PETER FOLLANSBEE got his start in traditional woodworking in 1980 when he attended J. Alexanderís ladderback chairmaking course at Country Workshops. He continued as an informal apprentice and later collaborated when Alexander began to investigate 17th century joinery. Peter was the CW summer intern in 1988, helping to build our timber frame barn. He has been employed as the joiner at Plimoth Plantation since 1994. Peter has written about 17th century joinery for The Chipstone Foundation's prestigious journal "American Furniture." Peter was the featured cover story for the June 2005 issue of "Woodwork Magazine." He can be contacted by e-mail: firstname.lastname@example.org His web site is: www.peterfollansbee.com
DREW LANGSNER has been doing traditional woodworking since 1972 when he apprenticed with master cooper Ruedi Kohler in the Swiss Alps. He was introduced to Swedish spoon and bowl carving in 1977 under the tutelage of Wille Sundqvist. Drew began making ladderback chairs in 1979 (with John Alexander) and Windsor chairs in 1983 (with Dave Sawyer). He is the author of numerous articles that have appeared in "Fine Woodworking", "American Woodworker", "Woodwork" and other magazines. His five books on woodworking include Country Woodcraft and Green Woodworking. Drew's latest book, The Chairmaker's Workshop, is now out of print. Visit Drew's new Web site: www.DrewLangsner.com. His e-mail address is: email@example.com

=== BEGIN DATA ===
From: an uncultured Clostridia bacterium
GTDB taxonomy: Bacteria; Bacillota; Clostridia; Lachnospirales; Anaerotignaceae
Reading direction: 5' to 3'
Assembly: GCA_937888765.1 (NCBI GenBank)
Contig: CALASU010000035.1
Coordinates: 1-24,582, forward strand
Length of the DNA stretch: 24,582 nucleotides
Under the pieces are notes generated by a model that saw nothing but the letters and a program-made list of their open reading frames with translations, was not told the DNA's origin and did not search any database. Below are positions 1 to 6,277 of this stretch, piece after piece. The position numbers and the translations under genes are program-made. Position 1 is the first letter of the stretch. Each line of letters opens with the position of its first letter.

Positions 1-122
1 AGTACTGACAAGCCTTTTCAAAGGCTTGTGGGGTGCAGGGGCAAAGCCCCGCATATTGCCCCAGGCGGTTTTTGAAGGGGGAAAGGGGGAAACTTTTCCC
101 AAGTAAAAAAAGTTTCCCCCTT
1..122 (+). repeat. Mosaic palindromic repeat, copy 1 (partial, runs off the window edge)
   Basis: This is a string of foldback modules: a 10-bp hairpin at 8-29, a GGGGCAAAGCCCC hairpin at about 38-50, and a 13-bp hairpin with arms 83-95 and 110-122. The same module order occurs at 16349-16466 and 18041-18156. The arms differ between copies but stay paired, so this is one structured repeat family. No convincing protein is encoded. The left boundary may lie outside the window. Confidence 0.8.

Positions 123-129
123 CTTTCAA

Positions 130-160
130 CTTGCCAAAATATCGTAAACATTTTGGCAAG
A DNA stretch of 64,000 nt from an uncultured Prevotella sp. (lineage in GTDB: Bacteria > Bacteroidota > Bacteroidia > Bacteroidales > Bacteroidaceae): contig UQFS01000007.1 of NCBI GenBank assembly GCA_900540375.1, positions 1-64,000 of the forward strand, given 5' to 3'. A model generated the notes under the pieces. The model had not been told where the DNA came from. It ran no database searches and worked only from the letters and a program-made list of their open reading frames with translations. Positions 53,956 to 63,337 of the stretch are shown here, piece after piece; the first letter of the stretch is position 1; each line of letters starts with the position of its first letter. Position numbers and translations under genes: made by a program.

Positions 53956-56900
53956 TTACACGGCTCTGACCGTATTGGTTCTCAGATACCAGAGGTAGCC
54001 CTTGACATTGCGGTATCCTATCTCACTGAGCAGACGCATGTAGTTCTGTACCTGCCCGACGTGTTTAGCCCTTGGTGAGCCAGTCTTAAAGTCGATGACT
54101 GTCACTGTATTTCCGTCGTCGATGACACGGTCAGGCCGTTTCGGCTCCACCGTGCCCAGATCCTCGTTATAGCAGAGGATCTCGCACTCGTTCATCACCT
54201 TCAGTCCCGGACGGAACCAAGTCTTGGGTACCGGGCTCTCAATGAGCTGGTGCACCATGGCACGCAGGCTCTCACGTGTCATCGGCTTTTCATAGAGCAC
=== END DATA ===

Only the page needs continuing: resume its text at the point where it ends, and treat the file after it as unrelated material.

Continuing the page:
LOUISE LANGSNER is best known to Country Workshops' students as our hostess, gardner and the cook who puts so many fine meals on our dining table. One of Louise's other interests -- going back over 30 years -- is making functional baskets. Louise started working with white oak splints and this may still be her favorite material. But finding suitable small oak trees is increasingly more difficult. About 10 years ago Louise began growing coppiced willows, with the idea of having a continual renewable supply. The willows are ready for harvest by their second year, and are cut annually after that. Because they are round instead of flat, weaving willow is very different than using splints. Her e-mail address is: firstname.lastname@example.org
OSAMU SHOJI is one of the most respected woodworking teachers in Japan. In 1974 he co-founded Oak Village, a multi-faceted woodworking center that emphasizes the importance of forest ecology in woodworking -- designing buildings, producing furniture and household furnishings. In 1991 Shoji-san started Shinrin Takumijuku woodworking school in Takayama, Japan. He is currently engaged by the woodworking department at Meiji Jingu, a prestigious Shinto shrine in Tokyo. He is the author of Takumijuku no Mokkou no Kihon, a technique book for beginning woodworkers.
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